Book Review: In Other Words

In Other Words by Jhumpa Lahiri

In Other Words by Jhumpa Lahiri; translated by Ann Goldstein (New York: Alfred A. Knopf, 2016. 256 pp) Born in London to Bengali immigrants, Jhumpa Lahiri moved to the United States at the young age of 3. Her first published work, Interpreter of Maladies, won the Pulitzer Prize in 2000. In 2007, Hollywood adapted The Namesake into a feature film.  A recipient of the Guggenheim Fellowship, Lahiri is a member of the President’s Committee on the Arts and Humanities. Ann Goldstein is an editor at The New Yorker. She has translated works by, among others, Elena Ferrante, Pier Paolo Pasolini, Primo Levi, Giacomo Leopardi, and Allesandro Baricco, and is the editor of The Complete Works of Primo Levi in English…. Read More →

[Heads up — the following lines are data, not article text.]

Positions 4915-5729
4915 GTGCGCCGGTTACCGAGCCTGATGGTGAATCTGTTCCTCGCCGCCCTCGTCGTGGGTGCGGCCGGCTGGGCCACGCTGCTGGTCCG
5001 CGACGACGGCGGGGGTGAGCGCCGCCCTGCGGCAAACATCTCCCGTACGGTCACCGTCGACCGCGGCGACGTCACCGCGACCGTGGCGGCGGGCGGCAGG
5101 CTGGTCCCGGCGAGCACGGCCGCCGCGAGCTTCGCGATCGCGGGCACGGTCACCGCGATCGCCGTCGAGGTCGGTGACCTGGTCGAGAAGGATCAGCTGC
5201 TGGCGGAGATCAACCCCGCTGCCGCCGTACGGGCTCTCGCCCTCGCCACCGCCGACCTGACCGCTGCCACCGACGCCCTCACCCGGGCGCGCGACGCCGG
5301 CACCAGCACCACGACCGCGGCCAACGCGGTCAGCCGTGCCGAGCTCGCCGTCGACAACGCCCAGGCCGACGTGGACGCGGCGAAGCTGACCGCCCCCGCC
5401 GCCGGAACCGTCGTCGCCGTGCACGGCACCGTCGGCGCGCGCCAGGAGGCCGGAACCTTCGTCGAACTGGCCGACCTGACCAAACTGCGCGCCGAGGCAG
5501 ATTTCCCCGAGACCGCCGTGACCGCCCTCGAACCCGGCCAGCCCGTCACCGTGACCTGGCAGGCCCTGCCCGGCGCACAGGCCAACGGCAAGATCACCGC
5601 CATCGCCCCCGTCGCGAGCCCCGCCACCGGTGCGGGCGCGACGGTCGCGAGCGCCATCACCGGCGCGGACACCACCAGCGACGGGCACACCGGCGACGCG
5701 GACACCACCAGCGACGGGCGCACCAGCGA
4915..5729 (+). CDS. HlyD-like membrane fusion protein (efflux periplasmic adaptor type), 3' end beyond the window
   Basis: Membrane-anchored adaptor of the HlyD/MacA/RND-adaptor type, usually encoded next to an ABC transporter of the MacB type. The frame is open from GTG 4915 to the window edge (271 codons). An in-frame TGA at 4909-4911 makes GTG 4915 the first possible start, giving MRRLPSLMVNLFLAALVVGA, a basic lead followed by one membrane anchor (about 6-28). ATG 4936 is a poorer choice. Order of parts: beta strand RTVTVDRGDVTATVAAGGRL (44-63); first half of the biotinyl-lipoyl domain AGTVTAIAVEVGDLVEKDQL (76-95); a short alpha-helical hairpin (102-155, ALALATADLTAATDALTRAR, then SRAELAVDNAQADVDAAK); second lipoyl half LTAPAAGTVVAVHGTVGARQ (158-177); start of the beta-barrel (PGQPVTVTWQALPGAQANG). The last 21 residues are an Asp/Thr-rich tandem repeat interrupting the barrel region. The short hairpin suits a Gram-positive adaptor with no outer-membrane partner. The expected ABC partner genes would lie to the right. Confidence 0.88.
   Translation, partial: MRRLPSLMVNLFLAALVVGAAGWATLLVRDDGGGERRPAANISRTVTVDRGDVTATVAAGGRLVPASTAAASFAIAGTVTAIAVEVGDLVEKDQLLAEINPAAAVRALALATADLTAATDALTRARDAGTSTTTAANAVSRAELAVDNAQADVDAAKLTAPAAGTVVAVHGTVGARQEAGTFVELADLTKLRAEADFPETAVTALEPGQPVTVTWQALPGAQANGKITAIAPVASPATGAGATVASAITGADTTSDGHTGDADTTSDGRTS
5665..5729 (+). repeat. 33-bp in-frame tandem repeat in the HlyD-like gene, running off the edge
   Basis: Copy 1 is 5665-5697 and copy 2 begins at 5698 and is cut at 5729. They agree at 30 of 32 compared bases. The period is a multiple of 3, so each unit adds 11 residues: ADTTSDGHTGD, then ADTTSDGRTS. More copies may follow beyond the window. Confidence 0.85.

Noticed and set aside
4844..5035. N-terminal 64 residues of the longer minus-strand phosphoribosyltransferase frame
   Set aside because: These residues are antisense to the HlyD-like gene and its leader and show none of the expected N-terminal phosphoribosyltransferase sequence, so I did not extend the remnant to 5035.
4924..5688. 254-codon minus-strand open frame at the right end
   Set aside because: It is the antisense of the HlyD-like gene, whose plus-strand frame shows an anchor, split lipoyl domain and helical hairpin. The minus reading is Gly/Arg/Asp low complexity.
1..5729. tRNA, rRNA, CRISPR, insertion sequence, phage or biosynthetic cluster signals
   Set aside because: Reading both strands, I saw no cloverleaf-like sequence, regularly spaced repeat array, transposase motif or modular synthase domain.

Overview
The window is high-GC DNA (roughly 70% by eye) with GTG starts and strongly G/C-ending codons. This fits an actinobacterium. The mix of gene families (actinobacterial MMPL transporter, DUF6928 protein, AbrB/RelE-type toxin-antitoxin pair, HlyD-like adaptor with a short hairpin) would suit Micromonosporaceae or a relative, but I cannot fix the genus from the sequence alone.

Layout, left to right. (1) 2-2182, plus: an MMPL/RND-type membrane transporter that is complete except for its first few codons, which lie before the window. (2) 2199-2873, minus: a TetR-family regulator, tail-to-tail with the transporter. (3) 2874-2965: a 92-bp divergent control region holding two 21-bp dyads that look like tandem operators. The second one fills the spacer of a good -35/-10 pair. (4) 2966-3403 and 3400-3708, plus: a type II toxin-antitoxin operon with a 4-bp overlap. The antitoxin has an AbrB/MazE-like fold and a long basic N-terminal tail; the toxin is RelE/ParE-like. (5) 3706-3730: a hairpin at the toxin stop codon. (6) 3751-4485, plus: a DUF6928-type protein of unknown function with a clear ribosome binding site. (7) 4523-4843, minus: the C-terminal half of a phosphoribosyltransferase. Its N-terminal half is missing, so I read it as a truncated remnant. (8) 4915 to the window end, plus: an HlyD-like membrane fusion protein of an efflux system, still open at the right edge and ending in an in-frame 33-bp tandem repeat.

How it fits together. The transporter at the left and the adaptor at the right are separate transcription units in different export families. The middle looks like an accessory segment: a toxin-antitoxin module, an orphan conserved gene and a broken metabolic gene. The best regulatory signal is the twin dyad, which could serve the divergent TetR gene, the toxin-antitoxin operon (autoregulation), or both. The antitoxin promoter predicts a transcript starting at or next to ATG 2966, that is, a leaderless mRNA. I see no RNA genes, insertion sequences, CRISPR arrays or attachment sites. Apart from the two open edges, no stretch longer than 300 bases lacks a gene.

Book Review: Embassytown

Embassytown by China Miéville (New York: Del Rey, 2011. 345 pp) China Miéville is the author of several notable novels, including King Rat, Perdido Street Station, The Scar, Iron Council, and Un Lun Dun. He describes his own work as “weird fiction.” He teaches creative writing at Warwick University, and is active in the Socialist Workers Party in his home country of England. In the Mood for Weird For some reason, I was in the mood for some China Miéville. Having previously read an earlier novel, Kraken, I wanted to take a stab at a well known, mind-bending science fiction thriller. Miéville’s Embassytown has three parts two it: a political thriller, a civil war tale, and a commentary on the use of language. The latter is what interested me the… Read More →